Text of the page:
The military conflict that took place in Guinea-Bissau from June 1998 to early 1999 caused severe damage to the country's infrastructure and widely disrupted economic activity. Agricultural production is estimated to have fallen by 17% during the conflict, and the civil war led to a 28% overall drop in gross domestic product (GDP) in 1998. In 2009 Guinea-Bissau made progress stabilizing its economy. Economic growth was low at 3%, reflecting political instability and an unfavorable external environment, but inflation slowed and budgetary stability was regained. The global financial crisis in 2009 resulted in lower prices for cashews, the major cash crop. Fiscal performance was satisfactory. Annual inflation averaged 1.0% in 2009, an improvement from the 10.4% in 2008. This dramatic drop was caused by lower food and fuel prices. In 2009, the external current account deficit (excluding grants) widened to 6.5% of GDP. This higher deficit reflected a combination of lower cashew prices, a surge in imports of oil and construction material, and a decline in remittances. Total revenue in 2009 (excluding grants) increased by more than 16.4%, 2.4% more than forecast. Agriculture accounts for over 60% of GDP, employs over 80% of the labor force, and comprises about 90% of exports.

In May 2010, the IMF Executive Board approved a 3-year Extended Credit Facility (ECF) arrangement of $33.3 million to support Guinea-Bissaus medium-term economic program. An International Monetary Fund (IMF) mission visited Guinea-Bissau in September 2010. Guinea-Bissau reached the Heavily Indebted Poor Countries (HIPC) Initiative completion point in December 2010. Tax revenues exceeded predictions by 2% of GDP, reflecting a good cashew harvest. The government contained spending and kept domestic arrears on target. On May 10, 2011, the Paris Club of creditors canceled $283 million in debt owed by the Government of Guinea-Bissau; the United States was not a creditor. Guinea-Bissau joined the West African Economic and Monetary Union (WAEMU) in 1997, and has made efforts to harmonize its policies with the standards of the WAEMU, including a switch to a single value-added tax (VAT) rate. The Government of Guinea-Bissaus priority has been to solicit bilateral donations to cover immediate operational expenditures such as payment of salaries. Although fiscal transparency has improved, the Court of Accounting lacks funding and the necessary independence to effectively audit the governments budget and expenditures.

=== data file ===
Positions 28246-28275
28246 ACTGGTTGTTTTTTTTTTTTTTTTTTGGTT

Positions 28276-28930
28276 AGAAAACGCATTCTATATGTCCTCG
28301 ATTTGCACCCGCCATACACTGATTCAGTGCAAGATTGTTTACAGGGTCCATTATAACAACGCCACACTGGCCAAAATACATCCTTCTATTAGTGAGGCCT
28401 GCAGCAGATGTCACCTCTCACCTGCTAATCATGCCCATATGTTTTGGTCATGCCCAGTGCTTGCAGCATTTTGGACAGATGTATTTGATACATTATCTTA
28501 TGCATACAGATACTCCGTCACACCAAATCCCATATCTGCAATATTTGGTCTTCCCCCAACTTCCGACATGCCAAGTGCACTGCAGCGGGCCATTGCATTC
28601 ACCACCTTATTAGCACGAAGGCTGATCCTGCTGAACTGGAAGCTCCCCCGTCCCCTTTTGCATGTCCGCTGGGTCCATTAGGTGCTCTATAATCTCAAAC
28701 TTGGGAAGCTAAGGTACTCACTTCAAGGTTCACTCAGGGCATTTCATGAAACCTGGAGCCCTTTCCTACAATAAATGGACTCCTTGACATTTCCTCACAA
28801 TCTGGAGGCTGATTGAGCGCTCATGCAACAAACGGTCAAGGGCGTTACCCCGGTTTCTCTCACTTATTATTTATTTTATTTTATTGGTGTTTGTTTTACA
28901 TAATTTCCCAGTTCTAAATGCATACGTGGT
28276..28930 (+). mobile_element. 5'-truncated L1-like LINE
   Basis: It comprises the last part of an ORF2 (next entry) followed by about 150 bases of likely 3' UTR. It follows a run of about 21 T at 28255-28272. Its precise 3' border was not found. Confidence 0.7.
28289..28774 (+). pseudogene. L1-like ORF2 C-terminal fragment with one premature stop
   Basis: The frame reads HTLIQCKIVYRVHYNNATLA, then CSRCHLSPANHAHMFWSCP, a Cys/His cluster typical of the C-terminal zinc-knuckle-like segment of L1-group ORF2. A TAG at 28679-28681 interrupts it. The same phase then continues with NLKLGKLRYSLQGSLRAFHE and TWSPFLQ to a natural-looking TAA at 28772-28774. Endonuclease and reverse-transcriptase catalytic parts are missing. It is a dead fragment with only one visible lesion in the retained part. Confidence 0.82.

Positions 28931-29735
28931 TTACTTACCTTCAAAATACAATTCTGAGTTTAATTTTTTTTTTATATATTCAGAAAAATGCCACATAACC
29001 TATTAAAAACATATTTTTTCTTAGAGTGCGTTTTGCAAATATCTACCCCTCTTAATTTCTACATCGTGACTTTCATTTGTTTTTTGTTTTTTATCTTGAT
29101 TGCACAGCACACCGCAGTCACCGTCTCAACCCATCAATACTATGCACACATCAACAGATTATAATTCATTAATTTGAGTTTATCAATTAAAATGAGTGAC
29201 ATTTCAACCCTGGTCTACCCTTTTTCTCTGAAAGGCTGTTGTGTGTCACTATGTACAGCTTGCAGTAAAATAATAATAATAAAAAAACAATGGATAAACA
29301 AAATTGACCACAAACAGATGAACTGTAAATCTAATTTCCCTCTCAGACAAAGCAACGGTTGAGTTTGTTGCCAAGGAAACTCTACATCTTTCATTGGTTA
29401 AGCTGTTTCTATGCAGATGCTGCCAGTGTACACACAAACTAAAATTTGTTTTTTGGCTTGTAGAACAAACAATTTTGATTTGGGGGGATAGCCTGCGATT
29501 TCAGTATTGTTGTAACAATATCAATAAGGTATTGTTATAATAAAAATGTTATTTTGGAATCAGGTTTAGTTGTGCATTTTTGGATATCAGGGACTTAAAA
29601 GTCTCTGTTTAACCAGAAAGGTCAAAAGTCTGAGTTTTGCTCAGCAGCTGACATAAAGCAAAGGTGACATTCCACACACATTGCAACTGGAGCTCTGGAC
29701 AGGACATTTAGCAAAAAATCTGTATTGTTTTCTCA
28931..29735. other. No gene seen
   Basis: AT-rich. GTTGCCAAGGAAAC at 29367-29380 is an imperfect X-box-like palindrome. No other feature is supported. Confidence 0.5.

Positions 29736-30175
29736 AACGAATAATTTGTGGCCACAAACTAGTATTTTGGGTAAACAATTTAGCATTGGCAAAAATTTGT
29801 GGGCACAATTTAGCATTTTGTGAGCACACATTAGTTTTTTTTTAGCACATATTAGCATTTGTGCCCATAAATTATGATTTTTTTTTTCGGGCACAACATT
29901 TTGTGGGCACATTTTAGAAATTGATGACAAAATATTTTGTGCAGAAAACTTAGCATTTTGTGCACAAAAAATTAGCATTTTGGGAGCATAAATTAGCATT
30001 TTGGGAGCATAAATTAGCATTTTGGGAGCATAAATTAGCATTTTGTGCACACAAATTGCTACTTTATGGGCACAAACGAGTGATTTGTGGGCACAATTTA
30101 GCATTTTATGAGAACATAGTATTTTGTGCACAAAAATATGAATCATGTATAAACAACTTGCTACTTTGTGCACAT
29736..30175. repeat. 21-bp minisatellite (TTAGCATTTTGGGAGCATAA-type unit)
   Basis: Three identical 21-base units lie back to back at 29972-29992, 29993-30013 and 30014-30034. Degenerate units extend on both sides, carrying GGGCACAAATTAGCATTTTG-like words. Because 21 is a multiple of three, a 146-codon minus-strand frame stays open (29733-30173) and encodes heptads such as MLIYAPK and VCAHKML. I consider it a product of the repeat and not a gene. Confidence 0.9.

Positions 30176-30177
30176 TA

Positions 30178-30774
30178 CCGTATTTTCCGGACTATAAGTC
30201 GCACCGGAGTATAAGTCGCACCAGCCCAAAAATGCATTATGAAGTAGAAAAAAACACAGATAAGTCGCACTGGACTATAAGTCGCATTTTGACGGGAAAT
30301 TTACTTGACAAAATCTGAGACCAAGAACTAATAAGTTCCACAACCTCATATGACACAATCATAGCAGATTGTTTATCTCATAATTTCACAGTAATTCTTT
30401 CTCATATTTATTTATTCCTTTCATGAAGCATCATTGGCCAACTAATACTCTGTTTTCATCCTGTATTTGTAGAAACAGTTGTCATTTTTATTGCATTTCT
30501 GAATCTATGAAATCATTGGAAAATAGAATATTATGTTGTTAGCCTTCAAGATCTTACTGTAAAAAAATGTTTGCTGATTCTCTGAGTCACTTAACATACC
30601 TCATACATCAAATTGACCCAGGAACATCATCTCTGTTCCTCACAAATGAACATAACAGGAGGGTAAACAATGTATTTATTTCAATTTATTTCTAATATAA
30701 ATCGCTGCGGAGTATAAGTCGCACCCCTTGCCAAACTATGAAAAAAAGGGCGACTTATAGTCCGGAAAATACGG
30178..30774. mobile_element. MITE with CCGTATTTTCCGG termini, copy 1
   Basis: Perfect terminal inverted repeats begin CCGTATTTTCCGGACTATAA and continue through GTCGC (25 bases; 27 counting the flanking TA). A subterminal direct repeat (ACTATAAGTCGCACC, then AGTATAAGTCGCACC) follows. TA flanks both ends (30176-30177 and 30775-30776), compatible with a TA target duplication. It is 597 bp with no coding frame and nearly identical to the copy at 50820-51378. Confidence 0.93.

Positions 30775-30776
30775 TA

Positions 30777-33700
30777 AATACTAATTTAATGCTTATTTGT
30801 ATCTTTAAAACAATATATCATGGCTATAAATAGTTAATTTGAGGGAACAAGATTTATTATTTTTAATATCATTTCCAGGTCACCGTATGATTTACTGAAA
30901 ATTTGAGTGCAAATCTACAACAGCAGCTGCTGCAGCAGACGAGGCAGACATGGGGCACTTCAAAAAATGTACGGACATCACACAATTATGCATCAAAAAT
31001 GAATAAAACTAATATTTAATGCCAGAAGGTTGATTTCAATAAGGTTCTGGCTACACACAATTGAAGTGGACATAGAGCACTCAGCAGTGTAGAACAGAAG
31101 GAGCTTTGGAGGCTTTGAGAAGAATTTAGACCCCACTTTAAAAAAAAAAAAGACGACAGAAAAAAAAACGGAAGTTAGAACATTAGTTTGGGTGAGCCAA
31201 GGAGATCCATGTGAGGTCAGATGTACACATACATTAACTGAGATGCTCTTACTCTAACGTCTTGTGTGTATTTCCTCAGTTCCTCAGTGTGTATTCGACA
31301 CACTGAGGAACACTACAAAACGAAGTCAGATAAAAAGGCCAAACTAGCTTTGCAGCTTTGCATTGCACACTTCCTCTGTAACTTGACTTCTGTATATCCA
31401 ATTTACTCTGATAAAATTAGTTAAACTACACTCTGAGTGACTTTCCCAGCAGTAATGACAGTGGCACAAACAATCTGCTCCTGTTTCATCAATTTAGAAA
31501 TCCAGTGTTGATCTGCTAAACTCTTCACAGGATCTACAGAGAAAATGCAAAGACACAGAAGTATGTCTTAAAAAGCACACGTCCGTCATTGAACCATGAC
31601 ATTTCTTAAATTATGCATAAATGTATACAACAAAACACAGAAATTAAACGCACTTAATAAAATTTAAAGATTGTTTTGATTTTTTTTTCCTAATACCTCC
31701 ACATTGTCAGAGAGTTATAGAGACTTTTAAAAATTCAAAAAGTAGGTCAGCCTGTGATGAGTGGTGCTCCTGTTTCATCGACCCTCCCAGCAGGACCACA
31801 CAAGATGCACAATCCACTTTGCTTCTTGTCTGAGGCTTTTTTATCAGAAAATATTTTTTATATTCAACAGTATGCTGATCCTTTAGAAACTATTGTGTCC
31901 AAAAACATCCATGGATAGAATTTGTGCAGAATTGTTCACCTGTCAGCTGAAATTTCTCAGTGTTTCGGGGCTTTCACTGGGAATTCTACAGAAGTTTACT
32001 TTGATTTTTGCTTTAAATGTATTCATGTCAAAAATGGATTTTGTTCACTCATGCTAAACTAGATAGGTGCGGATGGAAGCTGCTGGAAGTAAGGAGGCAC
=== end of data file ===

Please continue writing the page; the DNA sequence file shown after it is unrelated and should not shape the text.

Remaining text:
The country is open to foreign private investment, but infrastructure and political instability are significant disincentives to potential investors. Operating a business in Guinea-Bissau has been challenging; in the 2010 World Banks Doing Business survey, the country ranked last out of 183 economies for starting a business. In response, the governments new Business Formation Center has reduced the time it takes to register a business from 216 days to just 1 day. Private investment is subject to complex administrative regulations, although the government often is unable to enforce them.

On June 8, 2011, Houston-based Noble Energy announced it had joined a venture to explore for oil and gas 65 miles off the coast of Senegal and Guinea-Bissau beginning in summer 2011. The Kora prospect may hold up to 450 million barrels of oil.

Maintaining peace and security is crucial for concerted and sustained efforts to fight poverty. In order to eradicate poverty there has to be economic growth, while in order to have growth there has to be a well-functioning and adequate infrastructure, most notably in energy, which was essential to the increased production of goods and services. The lack of diversification in the economy and the countrys poor economic performance, compounded by high unemployment rates, led to a fragile fiscal condition, which, in turn, prevented the Government from providing the basic services that were critical for the maintenance of sustainable and long-lasting peace. Breaking such a vicious circle, in which recurrent economic, institutional and political instabilities are intricately linked, is crucial for addressing peacebuilding challenges in the country.

Food deficit was widely reported by households despite the availability of farmland. Food shortages are caused by limited access to agricultural equipment and fertilizers, poor soil quality and impacts on productivity by local salt water intrusion from the River Cacheu. Some of the produce that is cultivated in home gardens and fields is consumed by the growers and the remainder sold. Peanuts, cashews, cassava and beans are particularly important cash crops.

Forest products are used as food products, for home building material, and for medicinal products. Edible fruit (baobab fruit, palm fruit) is harvested in season, as are fibres, leaves (baobab leaf), sap extracts (palm wine), wood (90% of domestic energy), honey, and several medicinal plants. Products that are used and marketed include charcoal, baobab fruit, palm wine and palm fruit. Houses are built using material directly harvested from the natural surroundings (e.g., thatch, palm leafs, and wooden poles).